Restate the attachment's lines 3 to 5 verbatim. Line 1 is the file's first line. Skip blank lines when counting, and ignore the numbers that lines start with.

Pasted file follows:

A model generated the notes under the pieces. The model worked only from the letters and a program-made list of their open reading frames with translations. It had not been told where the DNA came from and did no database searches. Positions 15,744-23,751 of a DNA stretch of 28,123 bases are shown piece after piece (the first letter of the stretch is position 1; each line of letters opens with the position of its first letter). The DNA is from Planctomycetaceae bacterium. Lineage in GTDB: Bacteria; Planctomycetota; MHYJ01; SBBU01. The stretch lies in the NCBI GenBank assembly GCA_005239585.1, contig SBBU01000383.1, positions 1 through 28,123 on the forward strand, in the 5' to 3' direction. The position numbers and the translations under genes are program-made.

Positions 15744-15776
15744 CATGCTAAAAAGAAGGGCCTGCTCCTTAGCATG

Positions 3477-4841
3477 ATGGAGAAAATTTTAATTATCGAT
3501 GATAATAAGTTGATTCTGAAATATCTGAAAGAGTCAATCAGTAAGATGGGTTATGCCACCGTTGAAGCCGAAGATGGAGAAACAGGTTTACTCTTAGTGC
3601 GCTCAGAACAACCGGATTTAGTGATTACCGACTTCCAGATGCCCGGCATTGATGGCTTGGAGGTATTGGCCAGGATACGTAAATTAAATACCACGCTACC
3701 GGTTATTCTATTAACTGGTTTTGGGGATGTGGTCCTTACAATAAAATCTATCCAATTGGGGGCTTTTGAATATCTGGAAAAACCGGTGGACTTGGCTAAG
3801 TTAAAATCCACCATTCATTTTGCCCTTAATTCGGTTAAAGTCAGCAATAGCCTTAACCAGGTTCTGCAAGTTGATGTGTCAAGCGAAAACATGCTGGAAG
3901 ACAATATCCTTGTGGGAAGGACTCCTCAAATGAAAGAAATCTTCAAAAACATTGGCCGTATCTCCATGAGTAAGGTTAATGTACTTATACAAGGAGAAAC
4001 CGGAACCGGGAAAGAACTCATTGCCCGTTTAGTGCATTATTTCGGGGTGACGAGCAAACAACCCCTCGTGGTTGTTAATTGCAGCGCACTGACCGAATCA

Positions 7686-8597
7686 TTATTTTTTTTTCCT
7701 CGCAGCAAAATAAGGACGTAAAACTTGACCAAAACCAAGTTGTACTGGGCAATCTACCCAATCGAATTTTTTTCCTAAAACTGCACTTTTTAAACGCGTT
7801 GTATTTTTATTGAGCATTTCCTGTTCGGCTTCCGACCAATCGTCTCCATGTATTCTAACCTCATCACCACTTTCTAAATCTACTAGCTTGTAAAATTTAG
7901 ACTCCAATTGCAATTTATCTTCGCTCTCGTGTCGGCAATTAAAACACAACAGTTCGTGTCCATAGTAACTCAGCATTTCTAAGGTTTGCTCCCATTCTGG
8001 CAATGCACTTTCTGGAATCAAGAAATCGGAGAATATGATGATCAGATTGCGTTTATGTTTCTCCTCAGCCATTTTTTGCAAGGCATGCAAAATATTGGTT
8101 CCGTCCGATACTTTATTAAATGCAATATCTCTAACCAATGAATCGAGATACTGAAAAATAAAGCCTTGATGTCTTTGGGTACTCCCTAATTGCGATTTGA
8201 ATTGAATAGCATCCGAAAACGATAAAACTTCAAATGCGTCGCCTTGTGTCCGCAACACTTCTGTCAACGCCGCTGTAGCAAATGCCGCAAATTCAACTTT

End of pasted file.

15744 CATGCTAAAAAGAAGGGCCTGCTCCTTAGCATG

Positions 3477-4841
3477 ATGGAGAAAATTTTAATTATCGAT